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Industry Report: Focus: North America

Film production in L.A. has dropped 50% since 1996


Film production in L.A. has dropped 50% since 1996

- Despite "double-digit" percentage increases in feature film and television production in Los Angeles recent years, on-location filming has not kept up, according to a report released Tuesday by FilmL.A. Inc.

The Los Angeles-based not-for-profit organization, which advocates for incentives to attract film production to the region, released a report entitled "Filming On-Location in Los Angeles: 1993-2013" that looks back on two decades of local film production trends.

"Where once L.A. reigned undisputed as the film production capital of the world, now the region is but one place among a globe full of options that film, television and commercial producers can choose," the report said.

(The article continues below - Commercial information)

The introduction of film incentives in Canada in 1997 was followed up by more programs in 40 U.S. states and 30 countries, but local policymakers did little and ultimately "paid a heavy price," according to the report.

"California lost its grip on the highest value film and television projects," the report said. "That loss is plainly reflected in Film L.A.'s data."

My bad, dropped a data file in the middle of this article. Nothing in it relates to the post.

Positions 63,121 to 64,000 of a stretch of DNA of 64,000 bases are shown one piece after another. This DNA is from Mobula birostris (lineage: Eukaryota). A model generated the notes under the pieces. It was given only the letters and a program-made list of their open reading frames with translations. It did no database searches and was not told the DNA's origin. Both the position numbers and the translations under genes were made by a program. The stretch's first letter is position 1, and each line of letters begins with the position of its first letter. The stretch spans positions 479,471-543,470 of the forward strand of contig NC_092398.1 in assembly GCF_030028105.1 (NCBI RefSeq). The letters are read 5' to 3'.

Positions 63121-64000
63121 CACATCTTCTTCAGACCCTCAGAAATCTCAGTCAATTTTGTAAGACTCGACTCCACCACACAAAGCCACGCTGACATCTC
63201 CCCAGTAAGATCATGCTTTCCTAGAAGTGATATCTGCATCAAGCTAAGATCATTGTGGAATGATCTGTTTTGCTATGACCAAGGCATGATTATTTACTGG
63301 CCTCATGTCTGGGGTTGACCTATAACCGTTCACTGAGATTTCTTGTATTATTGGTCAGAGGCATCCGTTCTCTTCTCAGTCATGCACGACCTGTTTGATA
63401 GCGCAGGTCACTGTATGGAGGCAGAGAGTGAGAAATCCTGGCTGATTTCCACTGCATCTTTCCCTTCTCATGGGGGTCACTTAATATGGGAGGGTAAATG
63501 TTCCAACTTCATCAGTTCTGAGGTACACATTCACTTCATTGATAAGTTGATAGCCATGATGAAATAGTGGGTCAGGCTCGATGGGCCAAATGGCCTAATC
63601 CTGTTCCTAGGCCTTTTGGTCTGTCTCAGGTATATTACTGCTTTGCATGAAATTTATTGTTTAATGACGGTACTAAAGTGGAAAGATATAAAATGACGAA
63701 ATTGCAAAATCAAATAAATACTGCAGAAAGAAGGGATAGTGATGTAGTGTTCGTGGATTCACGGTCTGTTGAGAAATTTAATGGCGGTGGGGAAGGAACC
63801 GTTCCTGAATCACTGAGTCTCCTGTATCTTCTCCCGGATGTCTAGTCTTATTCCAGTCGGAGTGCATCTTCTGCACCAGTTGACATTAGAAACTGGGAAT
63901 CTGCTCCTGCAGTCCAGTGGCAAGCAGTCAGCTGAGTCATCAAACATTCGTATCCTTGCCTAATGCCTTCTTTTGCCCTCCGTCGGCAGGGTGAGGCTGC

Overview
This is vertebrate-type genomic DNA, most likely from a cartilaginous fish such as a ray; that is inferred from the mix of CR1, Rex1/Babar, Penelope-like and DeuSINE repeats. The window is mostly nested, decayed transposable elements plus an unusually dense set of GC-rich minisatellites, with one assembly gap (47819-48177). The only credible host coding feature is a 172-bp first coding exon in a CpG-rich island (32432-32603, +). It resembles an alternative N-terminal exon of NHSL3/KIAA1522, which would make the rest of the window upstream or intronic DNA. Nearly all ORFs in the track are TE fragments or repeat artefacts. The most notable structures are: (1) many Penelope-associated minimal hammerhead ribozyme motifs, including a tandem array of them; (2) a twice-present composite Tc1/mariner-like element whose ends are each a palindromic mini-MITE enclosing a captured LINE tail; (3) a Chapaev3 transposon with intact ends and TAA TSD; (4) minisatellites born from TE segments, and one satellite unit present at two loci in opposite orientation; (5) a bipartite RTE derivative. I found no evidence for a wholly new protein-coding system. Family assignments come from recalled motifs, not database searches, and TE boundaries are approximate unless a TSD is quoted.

Even with a 19% increase last year, feature production still came in at 50% below the 1996 peak, while a 16% increase in television drama production was 39% below a high point in 2008, according to the report.

Meanwhile, recent growth in on-location production has centered around "lower-value" projects such as reality television, student films and still photography, the report said.     Commercial production saw a record-setting 5% growth in 2013, but with budgets tightening on such projects, filmmakers are opting to film on- location, instead of at sound stages, with 11% making the shift.

The report also highlights some "promising" bright spots, such as the "explosive growth" seen in web commercial production, which doubled in 2013. The shift is driven by "increased broadband connectivity, coupled with the proliferation of smartphones, tablets and other media consumption devices," the report said.

"Only time will tell what the next decade holds, but if experience counts for anything the growth in these segments should not be taken for granted but rather should be supported and encouraged," the report advised.

FilmL.A. President Paul Audley called the release of the report a "milestone for FilmL.A. and the local film production industry."

"We hope that this report illuminates some of the challenges the region faces and makes plain the areas where help is needed to better attract and retain film production in Los Angeles," he said.


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